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“Art helps me cope with the trauma,” says Sabina, 18, from Melitpol, southeastern Ukraine, a  city that is currently under Russian occupation.  Sabina lost friends in the war.  Today she lives with her family in Gratiesti village, close to Chisinau, the capital of Moldova, and volunteers and teaches art therapy at one of the 44 youth centres across the country that UNFPA supports.

The youth centre in Gratiesti has opened its doors to dozens of new youth volunteers in the past few months, many of them from Ukraine.  

“When I moved to Gratiesti, I didn’t know anyone,” recalls Sabina. “I was invited to volunteer at the school my younger brother is now attending, where I organized an art session.  The class liked it so much that the teacher suggested I visit a youth centre and volunteer on a regular basis.”

Gratiesti youth centre is where Sabina met Moldovan, Elena, 15, and they are now good friends.  “We bonded immediately, she is my pillar of strength,” says Sabina. “We like doing the same things. We both like art and being in nature.” 

On Saturdays, Sabina and Elena gather a group of Moldovan and Ukrainian youth at the centre. “Our peers need new friends and positive vibes,” says Elena, speaking of the many young people who have suddenly found their lives, hopes and dreams upended by the war.  At the centre they talk, draw and express themselves through art.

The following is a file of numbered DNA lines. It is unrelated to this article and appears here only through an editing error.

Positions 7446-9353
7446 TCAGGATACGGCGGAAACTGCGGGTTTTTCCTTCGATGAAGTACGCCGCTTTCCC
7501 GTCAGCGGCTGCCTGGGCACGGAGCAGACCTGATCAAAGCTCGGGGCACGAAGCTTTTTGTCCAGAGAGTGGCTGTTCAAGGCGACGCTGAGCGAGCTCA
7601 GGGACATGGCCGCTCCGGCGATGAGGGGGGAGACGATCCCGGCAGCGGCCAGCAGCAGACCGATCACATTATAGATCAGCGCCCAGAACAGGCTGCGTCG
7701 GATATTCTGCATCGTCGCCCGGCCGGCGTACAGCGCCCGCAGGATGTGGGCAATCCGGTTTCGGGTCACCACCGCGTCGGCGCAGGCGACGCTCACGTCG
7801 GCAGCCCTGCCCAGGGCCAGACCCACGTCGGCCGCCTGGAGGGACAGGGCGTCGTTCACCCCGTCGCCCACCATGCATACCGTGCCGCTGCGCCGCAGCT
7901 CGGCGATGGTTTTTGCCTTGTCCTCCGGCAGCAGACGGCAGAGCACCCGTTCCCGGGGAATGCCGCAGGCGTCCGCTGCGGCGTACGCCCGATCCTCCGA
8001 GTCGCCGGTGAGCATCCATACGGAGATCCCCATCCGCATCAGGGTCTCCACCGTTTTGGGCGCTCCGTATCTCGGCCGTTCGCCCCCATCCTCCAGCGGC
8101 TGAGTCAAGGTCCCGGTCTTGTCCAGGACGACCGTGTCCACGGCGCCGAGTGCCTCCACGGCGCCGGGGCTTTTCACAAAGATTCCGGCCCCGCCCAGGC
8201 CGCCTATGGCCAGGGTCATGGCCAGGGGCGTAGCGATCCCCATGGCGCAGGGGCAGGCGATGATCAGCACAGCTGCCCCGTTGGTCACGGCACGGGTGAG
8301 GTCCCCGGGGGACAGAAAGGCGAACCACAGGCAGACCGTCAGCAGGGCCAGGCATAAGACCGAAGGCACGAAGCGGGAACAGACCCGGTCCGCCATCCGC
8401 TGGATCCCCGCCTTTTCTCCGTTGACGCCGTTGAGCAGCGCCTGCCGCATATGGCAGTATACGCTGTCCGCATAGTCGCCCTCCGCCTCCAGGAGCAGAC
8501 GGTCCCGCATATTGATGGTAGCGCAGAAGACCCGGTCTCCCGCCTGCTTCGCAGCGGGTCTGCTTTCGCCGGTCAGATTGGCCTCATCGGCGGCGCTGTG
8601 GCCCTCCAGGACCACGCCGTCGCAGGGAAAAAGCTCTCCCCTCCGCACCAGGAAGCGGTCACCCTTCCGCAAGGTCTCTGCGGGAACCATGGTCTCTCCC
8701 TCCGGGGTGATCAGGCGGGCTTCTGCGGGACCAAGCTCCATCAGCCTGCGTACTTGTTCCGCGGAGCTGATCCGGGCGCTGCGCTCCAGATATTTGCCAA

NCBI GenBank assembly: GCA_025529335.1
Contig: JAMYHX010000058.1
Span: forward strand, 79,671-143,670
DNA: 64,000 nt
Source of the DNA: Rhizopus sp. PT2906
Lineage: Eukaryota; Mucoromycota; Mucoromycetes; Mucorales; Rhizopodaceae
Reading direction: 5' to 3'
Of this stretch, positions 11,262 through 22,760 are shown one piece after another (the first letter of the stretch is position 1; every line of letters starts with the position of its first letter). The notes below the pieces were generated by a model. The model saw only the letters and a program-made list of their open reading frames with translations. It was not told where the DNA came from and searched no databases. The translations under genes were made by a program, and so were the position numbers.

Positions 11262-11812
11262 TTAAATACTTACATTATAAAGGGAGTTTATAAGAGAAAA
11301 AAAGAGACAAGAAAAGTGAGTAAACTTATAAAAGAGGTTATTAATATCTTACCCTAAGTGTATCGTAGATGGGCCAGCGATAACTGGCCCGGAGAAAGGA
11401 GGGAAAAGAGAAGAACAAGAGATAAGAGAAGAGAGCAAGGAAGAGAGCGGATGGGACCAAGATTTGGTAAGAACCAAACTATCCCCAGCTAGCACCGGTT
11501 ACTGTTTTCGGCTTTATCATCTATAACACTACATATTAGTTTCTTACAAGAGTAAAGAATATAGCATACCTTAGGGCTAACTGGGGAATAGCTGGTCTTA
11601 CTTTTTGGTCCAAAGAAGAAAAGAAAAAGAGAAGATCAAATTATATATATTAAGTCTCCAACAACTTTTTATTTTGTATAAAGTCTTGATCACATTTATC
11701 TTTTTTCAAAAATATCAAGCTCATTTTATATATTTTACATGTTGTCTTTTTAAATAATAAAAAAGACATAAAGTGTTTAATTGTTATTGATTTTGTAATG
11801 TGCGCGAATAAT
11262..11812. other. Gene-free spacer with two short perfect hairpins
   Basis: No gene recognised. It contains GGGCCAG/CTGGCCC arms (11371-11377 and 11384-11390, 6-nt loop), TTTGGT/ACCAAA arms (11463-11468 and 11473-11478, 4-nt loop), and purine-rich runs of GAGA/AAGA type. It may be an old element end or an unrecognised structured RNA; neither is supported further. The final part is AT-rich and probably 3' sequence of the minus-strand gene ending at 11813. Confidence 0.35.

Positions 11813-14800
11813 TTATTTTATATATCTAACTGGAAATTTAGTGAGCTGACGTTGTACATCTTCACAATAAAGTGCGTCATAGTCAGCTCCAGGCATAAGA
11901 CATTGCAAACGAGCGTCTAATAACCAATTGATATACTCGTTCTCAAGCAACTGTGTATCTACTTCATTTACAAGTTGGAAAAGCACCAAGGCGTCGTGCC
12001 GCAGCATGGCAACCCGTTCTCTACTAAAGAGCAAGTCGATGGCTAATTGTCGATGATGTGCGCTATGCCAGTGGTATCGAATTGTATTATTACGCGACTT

“I am not the only one who lost friends or family in the war.  Many of the young refugees here are struggling with stress and depression,” explains Sabina. “Art therapy helps us all to cope with our pain, the injustice of losing friends and normal life.”  

The youth centre in Gratiesti, which has been open for more than 20 years, is part of a network of youth centers across the country visited by 30,000 young people each year.  Since the influx of refugees into Moldova, the centres have expanded their activities, initiating new clubs to help young refugees from Ukraine integrate into local communities, and promote solidarity, and importantly hope. 

Around 20 young people visit the centre in Gratiesti daily, and around half, like Masha, 17,  who fled Avgustovka in the Odessa region, are from Ukraine. Before the war started Masha was looking forward to celebrating her high school graduation with her friends. Today, that normality seems like a faraway dream, but she is continuing her education at the youth centre, which now has a computer lab to support distance learning for those refugees in need.  “I want to study Criminal Science at a Ukranian university,” she says with determination.  “And I am hopeful that it will be in the fall.”